Smart Textiles Textiles that can sense and react to changes in the environment, such as changes from mechanical , thermal, chemical, magnetic and other sources.
Soft Shell Soft shell fabrics combine the benefits of hard shell fabrics with a breathable, flexible, comfortable fabric. Stretch wovens with a DWR treatment.
Soil Release A finish that has the purpose of increasing the absorbency of a fabric. on durable press blends. The finish allows the stain to leave the fabric faster, increases the wicking action for improved comfort, and therefore imparts greater ease in cleaning. Some soil release finishes also provide resistance to soiling as well as ease of soil removal.
Solution-dyed A type of fiber dyeing in which colored pigments are injected into the spinning solution prior to the extrusion of the fiber through the spinneret. Fibers and yarns colored in this manner are color-fast to most destructive agents.
Spacer Fabric Two separate fabrics faces knitted independently and then connected by a separate spacer yarn. These fabrics can be produced on both circular and flat knitting machines. Spacer fabrics have the properties of good breathability, crush resistance, and a 3D appearance.
Spandex Fiber A manufactured elastomeric fiber that can be repeatedly stretched over 500% without breaking, and will still recover to its original length.
SPF (Sun Protection Factor) SPF measures the effectiveness of sunscreen on the body. the test for SPF is done by using a living organism or body to measure the length of time it takes for the skin to redden without coverage or protection.
Spinneret A metal nozzle type device with very fine holes used in the spinning process of manufactured fibers. The spinning solution is forced or extruded through the small holes to form continuous filament fibers. The holes in the spinneret can vary in diameter to produce fibers of various denier.
Spinning This final operation in the production of a natural yarn, consists of of the drawing, twisting, and the winding of the newly spun yarn onto a device such as a bobbin, spindle, cop, tube, cheese, etc. In manufactured fibers, the spinning process is the extrusion of a spinning solution into a coagulation bath, a heated air chamber, or a cooling area in order to form a continuous filament or tow.
Sponging A pre-shrinkage process which involves the dampening with a sponge to woolen and worsted fabrics. The process is accomplished by rolling in moist muslin, or by steaming. This procedure is performed at the fabric mill prior to cutting to insure against a contraction of the material in the garment.
Spot Weave A woven construction in which patterns are built in at spaced intervals through the use of extra warp and/or extra fill yarns are placed in selected areas. These yarns are woven into the fabric by means of a dobby or Jacquard attachment.
Spun Yarn A yarn made by taking a group of short staple fibers, which have been cut from the longer continuous filament fibers, and then twisting these short staple fibers together to form a single yarn, which is then used for weaving or knitting fabrics.
Stain Repellent The ability of a fabric to resist wetting and staining by water.
Stain Resistance - A fiber or fabric property of resisting spots and stains.
Staple Fibers Short fibers, typically ranging from 1/2 inch up to 18 inches long. Wool, cotton, and flax exist only as staple fibers. Manufactured staple fibers are cut to a specific length from the continuous filament fiber. Usually the staple fiber is cut in lengths ranging from 1-1/2 inches to 8 inches long. A group of staple fibers are twisted together to form a yarn, which is then woven or knit into fabrics.
Stay A piece of fabric used to hold another piece of fabric in place, or to add strength to a seam or tack.
Stitch (Backstitch) Used at the beginning and end of stitching to reinforce and prevent raveling. Also called backtack or stay-stitch.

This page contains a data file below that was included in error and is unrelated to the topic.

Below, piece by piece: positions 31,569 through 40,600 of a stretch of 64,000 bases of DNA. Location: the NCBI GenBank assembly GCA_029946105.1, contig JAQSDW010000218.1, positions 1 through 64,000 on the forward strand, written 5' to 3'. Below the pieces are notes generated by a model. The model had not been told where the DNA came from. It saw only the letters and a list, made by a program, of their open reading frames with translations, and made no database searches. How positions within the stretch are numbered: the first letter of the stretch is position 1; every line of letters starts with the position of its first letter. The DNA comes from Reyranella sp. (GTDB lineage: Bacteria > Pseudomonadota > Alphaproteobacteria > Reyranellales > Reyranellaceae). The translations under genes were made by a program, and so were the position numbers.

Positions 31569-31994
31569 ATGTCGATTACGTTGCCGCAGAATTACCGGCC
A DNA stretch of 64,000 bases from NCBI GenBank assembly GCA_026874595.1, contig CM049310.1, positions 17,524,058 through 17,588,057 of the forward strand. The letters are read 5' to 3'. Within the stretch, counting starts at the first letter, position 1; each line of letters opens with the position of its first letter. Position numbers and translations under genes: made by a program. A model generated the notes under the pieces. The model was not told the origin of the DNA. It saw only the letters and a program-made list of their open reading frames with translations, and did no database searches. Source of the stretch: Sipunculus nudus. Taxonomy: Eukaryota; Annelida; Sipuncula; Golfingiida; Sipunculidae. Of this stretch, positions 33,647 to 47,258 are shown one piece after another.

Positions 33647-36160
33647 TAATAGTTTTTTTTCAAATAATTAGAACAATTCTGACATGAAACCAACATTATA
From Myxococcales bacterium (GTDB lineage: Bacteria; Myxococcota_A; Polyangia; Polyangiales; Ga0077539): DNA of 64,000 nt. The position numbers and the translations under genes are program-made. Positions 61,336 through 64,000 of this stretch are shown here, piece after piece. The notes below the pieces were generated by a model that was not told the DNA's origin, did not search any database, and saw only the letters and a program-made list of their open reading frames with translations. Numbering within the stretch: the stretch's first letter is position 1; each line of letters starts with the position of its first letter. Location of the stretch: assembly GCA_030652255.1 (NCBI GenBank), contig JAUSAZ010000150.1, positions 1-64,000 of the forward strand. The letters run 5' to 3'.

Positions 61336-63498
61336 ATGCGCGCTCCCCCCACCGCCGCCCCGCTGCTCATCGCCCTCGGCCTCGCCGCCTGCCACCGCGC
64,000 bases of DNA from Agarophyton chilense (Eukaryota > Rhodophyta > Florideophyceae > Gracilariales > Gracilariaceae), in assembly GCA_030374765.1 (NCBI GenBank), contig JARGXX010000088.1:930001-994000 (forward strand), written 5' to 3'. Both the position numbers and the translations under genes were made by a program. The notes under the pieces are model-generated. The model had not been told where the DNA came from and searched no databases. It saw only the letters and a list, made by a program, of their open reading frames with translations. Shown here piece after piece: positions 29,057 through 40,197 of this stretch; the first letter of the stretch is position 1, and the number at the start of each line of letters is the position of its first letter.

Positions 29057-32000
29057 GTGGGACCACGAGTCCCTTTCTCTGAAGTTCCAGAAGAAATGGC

Stitch (Baste) A stitching which holds the fabric in place until permanent stitching has been completed.
Stitch (Blind) A stich that is not visible on one side of the fabric.
Stitch (Chain/Class 100) - A stitch formed with one or more needle threads, the look=ps of which are passed through the material and through the loops of the preceding threads.
Stitch (Contrasting) - When the stitching thread contrasts the garment color.
Stitch (Dbl. lock/class 400) A stitch formed with two or more groups of threads that interlace each other. The loops of needle thread are passed through the material where they are secured by looper threads; no bobbins used. This stitching ravels in one direction.
Stitch (Dbl. lock/class 600) Multi-needle stitches that provide the elasticity necessary for knits.
Stitch (hand/class 200) A stitch formed by hand with one or more needles---one thread per needle passing in and out of the material.
Stitch (Lock/class 300) A stitch formed with two or more groups of threads that interface each other. The loops of needle threads are passed through the material where they are secured by bobbin threads.
Stitch (overedge/class 500) A stitch formed with one or more groups of threads at least one of which passes around the edge of the material.
Stitch (safety) A combination chain-stitch and overedge stitch made simultaneously on the same sewing machine.
Stitch (Top) A second row of stitching close to the edge of a seam, after two or more pieces of fabric have been sewed together and turned to bury the raw seam margin side.
Stitch (Zig-zag) A stitch made on a sewing machine in which the needle bar comes down alternately on the right and left side of an imaginary center line. Also refers to the type of machine producing this stitch.
Storm Shell Wind proof, wind resistant outerwear.
Stretch Yarns Continuous filament synthetic yarns that have been altered through special treatments or modification to give them elasticity. Techniques include: twisting and untwisting, use of air jets, stuffer boxes, knife blades, crimping, heat setting, curling, steaming, or looping. Use of these yarns gives fabrics a degree of elasticity and comfort.
Substrate Fabric on which coatings or other fabrics are applied; a support.
Super Light Weight Term used to describe a fabric used in outerwear, which allows for a minimum pack volume and weight. These lightweight, packable garments offer the most versatile weather protection. Some of these fabrics have a protection layer on the membrane, which provides durability. This means that the garments made from the extra lightweight fabrics need no separate lining.
Surah A light weight, lustrous twill weave constructed fabric with a silk-like hand. Surah is the fabric of ties, dresses, and furnishings. It is available in silk, polyester, and rayon.